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Elderly Bruising:

Risk Factors & Prevention
Elderly Bruising

Our bodies undergo a series of natural changes as we age-externally and internally. Our skin cells divide more slowly and skin begins to thin. Skin retains less moisture, causing it to become dry, scaly, and appear wrinkled. It loses its elasticity and instead of springing back, starts to sag. The skin’s ability to repair itself diminishes, and wounds are slower to heal. Blood vessels also become more fragile and it becomes more common for the elderly to bruise. Certain conditions, diseases, or medications also play a role in elderly bruising.

Bruises result when trauma or a blow to the body damages or ruptures tiny blood vessels under the skin. In most cases, bruises occur as a result of an injury or a fall, or when people bump into things. Not only are the elderly more prone to bruising, less force is required to cause a bruise. For example, doctor visits involving intravenous (IV) procedures often make their mark in the form of bruises in older patients, while they may not in younger ones. With greater impact, deeper bruises of the muscles or bone can happen, which take longer to heal.

The medical term for a bruise is contusion. Ecchymosis is the visible skin discoloration caused by the ruptured blood vessels in the tissue near the skin’s surface. If a bruise increases in size and becomes swollen and hard, it may be a hematoma, a localized collection of blood which becomes clotted or partially clotted.


It may be difficult to prevent elderly bruising, but Dr. Aarthi Anand, a board certified geriatrician and family medicine practitioner based in Los Angeles, suggests taking the following precautions:

  • Remove furniture or other obstacles to create a clear path for your loved one to move around in their personal space so they may potentially avoid bumps or falls.
  • Assist loved ones with sitting and standing if they are likely to fall.
  • Discuss the use of a cane or walker with a doctor if your loved one appears unstable while walking, or when trying to sit or stand up.
  • Install handrails where possible for additional support.
  • Be alert about potential signs of elder abuse.


Medical treatment is not usually necessary since the body eventually reabsorbs the blood, and bruises tend to fade away within two to three weeks. Elderly bruising, however, can take several weeks, even months to go away. The pattern is somewhat predictable, beginning with the appearance of a reddish mark as the blood appears under the skin, which turns bluish-black or purple as the red blood cells break down, then yellowish green to a lighter brown before it gradually disappears.

To speed the healing process, Anand says that it is important to apply a frozen compress (for twenty minutes at a time) and elevate the bruised area to a level higher than the heart in the first twenty-four hours to keep swelling and inflammation to a minimum. This can help to reduce the size of a bruise by slowing the amount of blood that leaks into the tissues. “Then apply a warm compress to increase circulation, and rest to reduce the pressure on the affected area,” she says.


“When bruising is related to a serious medical condition, generally it is other presenting symptoms that an elderly patient comes in for. But it is important to seek medical attention if significant bruising occurs since in some cases it can reveal health issues,” Anand says. Leukemia and other diseases that affect the blood and platelets can lead to more severe bruising. Individuals with diseases of the liver may also experience easy bruising since the liver is responsible for producing blood-clotting factors. The risk of blood clots increases with age, as does the likelihood of conditions such as atrial fibrillation (irregular heart rhythms), which is associated with clotting and strokes. Deep vein thrombosis, in which blood clots form in the veins of the lower leg and thigh and travel through the bloodstream and lodge in the brain, lungs, heart, or other areas, can be caused by prolonged sitting or bed rest.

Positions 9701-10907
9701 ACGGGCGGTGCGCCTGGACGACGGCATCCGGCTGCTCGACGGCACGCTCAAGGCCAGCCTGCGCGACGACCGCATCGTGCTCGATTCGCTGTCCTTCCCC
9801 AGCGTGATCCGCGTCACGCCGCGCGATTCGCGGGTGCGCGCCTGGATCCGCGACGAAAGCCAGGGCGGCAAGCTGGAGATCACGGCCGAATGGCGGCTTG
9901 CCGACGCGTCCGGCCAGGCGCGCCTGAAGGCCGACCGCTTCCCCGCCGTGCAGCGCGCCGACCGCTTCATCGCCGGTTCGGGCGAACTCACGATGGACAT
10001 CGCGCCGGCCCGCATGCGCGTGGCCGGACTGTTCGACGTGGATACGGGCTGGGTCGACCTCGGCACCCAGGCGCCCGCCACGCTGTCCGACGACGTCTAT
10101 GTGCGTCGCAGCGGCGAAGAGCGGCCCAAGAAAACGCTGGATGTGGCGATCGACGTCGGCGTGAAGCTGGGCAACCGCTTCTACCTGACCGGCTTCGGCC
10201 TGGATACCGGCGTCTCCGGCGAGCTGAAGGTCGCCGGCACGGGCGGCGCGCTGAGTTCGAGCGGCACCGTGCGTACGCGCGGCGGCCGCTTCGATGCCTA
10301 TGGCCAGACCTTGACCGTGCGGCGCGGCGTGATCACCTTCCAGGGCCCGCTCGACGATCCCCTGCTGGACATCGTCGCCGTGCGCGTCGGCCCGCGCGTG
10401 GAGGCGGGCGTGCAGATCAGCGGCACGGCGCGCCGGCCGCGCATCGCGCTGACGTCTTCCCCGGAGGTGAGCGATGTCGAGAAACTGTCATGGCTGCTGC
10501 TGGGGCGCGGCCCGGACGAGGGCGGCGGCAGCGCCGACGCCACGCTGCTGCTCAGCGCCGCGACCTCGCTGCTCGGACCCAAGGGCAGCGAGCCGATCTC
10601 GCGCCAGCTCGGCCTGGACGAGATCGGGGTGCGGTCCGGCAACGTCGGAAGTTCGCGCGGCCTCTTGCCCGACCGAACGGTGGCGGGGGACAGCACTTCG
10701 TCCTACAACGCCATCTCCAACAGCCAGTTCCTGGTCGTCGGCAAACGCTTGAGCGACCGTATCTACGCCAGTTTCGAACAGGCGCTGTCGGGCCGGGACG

Several medications may contribute to elderly bruising. Anticoagulants such as Coumadin® (warfarin) help prevent clotting by thinning the blood, lowering the chances of heart attack and artery blockages that may cause strokes, but also increasing the possibility of bruising. Seniors taking Plavix® (clopidogrel bisulfate) for heart disease and stroke may experience the same effects. Common over-the-counter medications such as ibuprofen, aspirin, antidepressants, asthma medications, and cortisone medications may also increase the chances of bruising.


According to the National Center on Elder Abuse (NCEA), the term “elder abuse” refers to any knowing, intentional, or negligent act by a caregiver or any other person that causes harm or a serious risk of harm to a vulnerable older adult. Statistics compiled by the NCEA indicate that elder abuse is on the rise. Frequent bruises and bruises that appear from rough handling such as deep finger print marks are some signs to watch for. In some cases, the elderly may not remember, or even realize, that they are being abused due to decreased pain perception and possible memory loss. Know the signs of elder abuse.

“Talk to your loved one and be observant of bruises,” suggests Anand. If bruising occurs with unknown cause, particularly if it is severe and extensive, or if a bruise hardens, increases in size, becomes more painful, or does not appear to follow the predictable healing pattern, contact a physician for an evaluation.

Update: January 2018

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